Saudi court releases 3 women accused of undermining security

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A Saudi court temporarily released three women detainees on Thursday accused of undermining the Kingdom’s security while the court continues to look into their cases.

While Saudi Arabia's laws prohibit the official publication of the names of those accused while on trial, the three women released were identified by AFP as blogger Eman al-Nafjan, Aziza al-Youssef, a retired lecturer at King Saud University, and academic Rokaya al-Mohareb, citing a relative of one of the women.

“The court indicated that the temporary release was decided after it studied their requests submitted during the trial sessions,” a Saudi Press Agency (SPA) report said.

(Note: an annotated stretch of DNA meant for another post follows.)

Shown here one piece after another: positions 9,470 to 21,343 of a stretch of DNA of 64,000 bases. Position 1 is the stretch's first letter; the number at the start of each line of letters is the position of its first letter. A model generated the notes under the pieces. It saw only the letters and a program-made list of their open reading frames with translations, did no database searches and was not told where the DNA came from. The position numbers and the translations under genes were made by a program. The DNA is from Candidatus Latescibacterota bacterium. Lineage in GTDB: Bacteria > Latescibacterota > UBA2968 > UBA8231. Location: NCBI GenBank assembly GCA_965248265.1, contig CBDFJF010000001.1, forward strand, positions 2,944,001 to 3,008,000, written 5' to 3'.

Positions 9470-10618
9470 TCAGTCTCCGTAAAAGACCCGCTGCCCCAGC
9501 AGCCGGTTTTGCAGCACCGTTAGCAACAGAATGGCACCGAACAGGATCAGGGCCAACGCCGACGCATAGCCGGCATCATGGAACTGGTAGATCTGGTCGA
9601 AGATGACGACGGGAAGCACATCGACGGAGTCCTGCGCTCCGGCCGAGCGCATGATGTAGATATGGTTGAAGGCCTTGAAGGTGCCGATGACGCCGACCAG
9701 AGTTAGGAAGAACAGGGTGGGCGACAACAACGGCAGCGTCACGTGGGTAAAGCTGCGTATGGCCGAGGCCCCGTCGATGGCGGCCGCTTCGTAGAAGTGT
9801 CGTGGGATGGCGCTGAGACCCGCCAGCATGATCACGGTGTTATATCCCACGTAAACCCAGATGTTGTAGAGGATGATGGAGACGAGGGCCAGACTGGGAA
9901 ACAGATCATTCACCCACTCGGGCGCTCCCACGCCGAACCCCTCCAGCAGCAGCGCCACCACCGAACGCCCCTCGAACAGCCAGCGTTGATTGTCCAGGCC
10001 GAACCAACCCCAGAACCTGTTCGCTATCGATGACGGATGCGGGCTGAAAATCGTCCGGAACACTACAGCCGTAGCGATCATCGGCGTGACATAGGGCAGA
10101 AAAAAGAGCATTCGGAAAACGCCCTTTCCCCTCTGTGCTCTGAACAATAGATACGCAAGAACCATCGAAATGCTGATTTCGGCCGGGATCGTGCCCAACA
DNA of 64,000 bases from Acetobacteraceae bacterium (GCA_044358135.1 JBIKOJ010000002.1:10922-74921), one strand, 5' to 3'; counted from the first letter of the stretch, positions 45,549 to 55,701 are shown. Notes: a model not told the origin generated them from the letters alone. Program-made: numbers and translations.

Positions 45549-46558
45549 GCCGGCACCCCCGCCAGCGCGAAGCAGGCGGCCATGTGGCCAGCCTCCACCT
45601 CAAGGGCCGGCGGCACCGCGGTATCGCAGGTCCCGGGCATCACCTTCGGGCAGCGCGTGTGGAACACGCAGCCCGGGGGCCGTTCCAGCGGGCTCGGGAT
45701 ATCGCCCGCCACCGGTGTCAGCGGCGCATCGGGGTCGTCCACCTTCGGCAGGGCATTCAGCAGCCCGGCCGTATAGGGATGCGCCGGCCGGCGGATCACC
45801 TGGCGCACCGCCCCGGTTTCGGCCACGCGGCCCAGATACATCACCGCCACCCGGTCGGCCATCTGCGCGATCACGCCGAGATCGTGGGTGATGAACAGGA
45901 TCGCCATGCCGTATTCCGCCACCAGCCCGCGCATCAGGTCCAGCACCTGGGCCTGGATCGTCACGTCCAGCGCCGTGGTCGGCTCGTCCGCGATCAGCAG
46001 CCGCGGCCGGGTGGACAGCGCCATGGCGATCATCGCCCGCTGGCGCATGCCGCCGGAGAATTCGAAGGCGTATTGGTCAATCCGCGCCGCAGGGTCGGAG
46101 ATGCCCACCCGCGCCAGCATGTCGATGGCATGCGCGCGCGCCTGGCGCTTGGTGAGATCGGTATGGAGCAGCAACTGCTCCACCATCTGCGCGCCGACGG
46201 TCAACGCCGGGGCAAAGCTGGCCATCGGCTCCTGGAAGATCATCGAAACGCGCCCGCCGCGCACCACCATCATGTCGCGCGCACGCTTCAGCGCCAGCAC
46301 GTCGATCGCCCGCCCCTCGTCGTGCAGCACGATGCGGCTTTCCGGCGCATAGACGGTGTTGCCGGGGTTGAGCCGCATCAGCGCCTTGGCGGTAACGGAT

The court would continue to look into their cases and that they will continue to attend their trials until a final decision is reached, according to SPA.

Saudi Arabia’s Public Prosecution had announced on March 1 that it has concluded its investigation and prepared the list of charges against individuals who were arrested by the Presidency of State Security, in the wake of uncovering coordinated and organized activities to “undermine the Kingdom’s security, stability and national unity.”

The Public Prosecution said that it would refer the case to the relevant court, affirming that all detainees in this case enjoy all rights preserved by the laws in the Kingdom.

On June 2, the Public Prosecutor's Office had announced the arrest of nine suspects- five men and four women out of 17 wanted individuals- after obtaining sufficient evidence mandating the arrests. The prosecution also said that the suspects admitted to having links with hostile organizations.

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